Cigar smoking has been a popular pastime for many people, especially young black adults, for many years. However, the COVID-19 pandemic has caused a shift in the way cigars are consumed and regulated. This article will explore the changes in regulations and their impact on cigar smoking among young black adults. Before the pandemic, most people who smoked large cigars reported that they had reduced the frequency or number of cigars they smoked. This decrease in cigar smoking was likely due to local tobacco regulations, such as increasing the minimum price of cigarettes, restrictions on price promotions, and reducing the density of tobacco retailers.
These regulations were put in place to minimize the influence of marketing and reduce disparities caused by smoking among black communities. The pandemic has also caused changes in cigar smoking habits. People are now smoking 24 hours a day, smoking in and around the house, and smoking a whole cigar in one place. These changes can lead to an increase in nicotine consumption and exposure to chemicals and carcinogens among smokers and those who live with them. A study conducted to understand the change in smoking patterns and motivations to quit smoking during the COVID-19 pandemic among young black adults who smoke cigars found that while most people perceived a greater risk due to smoking, none stated that they would stop smoking cigars or reduce their consumption in general. The study also found that perceiving greater risks related to COVID-19 due to smoking does not increase the motivation to stop smoking or reduce the consumption of cigars. The three main types of cigars sold in the United States are large cigars, cigars, and small cigars.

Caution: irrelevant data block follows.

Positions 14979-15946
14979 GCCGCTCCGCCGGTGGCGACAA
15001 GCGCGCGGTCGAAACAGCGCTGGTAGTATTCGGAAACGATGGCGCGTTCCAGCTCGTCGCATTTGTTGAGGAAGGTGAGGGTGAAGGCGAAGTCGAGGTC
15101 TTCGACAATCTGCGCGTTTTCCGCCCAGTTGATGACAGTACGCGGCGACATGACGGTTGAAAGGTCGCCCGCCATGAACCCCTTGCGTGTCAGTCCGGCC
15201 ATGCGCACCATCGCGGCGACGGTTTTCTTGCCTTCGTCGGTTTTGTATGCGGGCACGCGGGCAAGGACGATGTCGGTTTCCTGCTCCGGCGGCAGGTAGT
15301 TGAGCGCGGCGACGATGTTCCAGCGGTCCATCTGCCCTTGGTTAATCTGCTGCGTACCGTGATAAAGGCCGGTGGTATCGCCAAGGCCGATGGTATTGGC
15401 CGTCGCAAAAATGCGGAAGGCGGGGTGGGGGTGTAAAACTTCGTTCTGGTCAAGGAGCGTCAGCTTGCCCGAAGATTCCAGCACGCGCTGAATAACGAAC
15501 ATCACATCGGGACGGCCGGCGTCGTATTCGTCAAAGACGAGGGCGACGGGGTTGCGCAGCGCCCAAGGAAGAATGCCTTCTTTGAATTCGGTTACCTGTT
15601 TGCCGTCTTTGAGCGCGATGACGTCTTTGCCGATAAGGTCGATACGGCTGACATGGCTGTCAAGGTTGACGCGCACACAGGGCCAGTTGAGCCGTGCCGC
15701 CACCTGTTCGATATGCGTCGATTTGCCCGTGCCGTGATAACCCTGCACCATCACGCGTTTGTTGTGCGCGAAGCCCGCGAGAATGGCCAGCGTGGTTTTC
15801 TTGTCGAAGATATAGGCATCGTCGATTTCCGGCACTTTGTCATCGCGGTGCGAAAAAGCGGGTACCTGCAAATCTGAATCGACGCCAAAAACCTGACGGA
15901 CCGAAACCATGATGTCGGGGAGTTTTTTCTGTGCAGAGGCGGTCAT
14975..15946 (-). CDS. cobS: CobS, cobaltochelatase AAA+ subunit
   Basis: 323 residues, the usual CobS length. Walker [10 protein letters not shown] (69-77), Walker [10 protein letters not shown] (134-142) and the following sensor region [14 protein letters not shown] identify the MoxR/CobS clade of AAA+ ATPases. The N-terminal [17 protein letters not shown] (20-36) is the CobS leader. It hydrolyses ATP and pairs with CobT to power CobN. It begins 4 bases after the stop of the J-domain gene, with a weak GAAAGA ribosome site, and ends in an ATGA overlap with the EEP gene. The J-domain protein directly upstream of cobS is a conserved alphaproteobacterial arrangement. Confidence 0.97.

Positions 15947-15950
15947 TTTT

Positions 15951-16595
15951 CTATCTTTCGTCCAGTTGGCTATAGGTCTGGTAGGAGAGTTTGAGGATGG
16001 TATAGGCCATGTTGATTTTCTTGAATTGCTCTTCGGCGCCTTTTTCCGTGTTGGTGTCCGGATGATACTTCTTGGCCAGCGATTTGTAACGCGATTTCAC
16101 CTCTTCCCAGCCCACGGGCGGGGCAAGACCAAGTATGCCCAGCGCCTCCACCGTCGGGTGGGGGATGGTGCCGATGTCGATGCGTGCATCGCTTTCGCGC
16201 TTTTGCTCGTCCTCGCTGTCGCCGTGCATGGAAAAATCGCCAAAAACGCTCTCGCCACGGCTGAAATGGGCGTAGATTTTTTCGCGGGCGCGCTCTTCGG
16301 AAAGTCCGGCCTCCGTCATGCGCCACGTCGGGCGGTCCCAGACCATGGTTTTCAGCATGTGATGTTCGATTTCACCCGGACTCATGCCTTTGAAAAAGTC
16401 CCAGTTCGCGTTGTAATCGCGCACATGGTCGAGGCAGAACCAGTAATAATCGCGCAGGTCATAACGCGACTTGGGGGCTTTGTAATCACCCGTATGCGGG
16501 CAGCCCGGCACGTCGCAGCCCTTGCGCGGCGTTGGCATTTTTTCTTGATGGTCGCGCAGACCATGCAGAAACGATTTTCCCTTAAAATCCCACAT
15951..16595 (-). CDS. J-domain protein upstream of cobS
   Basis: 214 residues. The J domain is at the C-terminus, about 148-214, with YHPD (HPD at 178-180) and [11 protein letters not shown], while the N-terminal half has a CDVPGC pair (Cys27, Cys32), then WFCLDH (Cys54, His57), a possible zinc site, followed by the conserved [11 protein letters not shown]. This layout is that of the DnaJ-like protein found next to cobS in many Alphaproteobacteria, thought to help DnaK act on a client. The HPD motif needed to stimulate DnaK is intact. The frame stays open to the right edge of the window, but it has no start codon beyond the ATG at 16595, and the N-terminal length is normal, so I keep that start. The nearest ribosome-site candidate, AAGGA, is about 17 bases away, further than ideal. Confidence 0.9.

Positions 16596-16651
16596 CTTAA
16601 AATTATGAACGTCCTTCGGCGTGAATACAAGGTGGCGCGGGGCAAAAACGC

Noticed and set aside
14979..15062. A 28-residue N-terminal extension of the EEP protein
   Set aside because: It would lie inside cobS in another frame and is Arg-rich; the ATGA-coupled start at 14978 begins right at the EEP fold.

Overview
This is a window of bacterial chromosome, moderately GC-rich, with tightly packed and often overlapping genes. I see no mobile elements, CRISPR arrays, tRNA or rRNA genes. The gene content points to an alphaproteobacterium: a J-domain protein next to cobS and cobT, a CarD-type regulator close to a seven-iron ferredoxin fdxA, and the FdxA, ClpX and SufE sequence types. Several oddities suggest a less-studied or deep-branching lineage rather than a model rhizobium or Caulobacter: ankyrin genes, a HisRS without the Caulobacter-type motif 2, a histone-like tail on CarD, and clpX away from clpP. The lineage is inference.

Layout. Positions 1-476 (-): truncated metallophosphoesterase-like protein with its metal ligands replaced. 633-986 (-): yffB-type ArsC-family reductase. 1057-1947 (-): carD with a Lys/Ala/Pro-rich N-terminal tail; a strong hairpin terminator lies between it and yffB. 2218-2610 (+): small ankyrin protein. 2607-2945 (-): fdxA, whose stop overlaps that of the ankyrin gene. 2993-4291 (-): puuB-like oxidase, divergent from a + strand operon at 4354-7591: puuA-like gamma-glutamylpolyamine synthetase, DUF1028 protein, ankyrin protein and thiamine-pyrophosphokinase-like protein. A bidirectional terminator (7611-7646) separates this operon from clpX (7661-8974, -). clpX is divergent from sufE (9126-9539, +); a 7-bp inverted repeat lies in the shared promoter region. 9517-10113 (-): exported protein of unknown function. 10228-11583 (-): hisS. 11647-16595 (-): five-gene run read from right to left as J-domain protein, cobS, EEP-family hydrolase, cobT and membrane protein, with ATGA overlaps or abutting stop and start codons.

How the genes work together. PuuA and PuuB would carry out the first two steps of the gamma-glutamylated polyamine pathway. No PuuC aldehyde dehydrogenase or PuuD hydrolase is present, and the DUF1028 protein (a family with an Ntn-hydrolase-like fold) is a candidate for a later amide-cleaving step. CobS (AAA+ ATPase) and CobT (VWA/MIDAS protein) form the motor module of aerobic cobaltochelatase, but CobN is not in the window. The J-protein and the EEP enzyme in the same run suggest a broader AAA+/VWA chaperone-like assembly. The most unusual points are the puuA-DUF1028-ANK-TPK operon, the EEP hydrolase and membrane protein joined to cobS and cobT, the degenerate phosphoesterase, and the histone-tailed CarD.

The study suggests that stricter regulations on cigarettes could help reduce cigar consumption, especially smoking, among young black adults. Many of them reported that due to the closure of tobacco stores, they could no longer access large tobacco products as before. Promoting healthy adaptation and cessation of cigarette smoking in a way appropriate to the context can minimize the health consequences of smoking related to COVID-19 and reduce health disparities among young black adults. The study advocates promoting healthy and context-appropriate survival strategies and quitting cigars, as well as local tobacco regulations aimed at increasing minimum prices and reducing the widespread sale of cigarettes in black communities.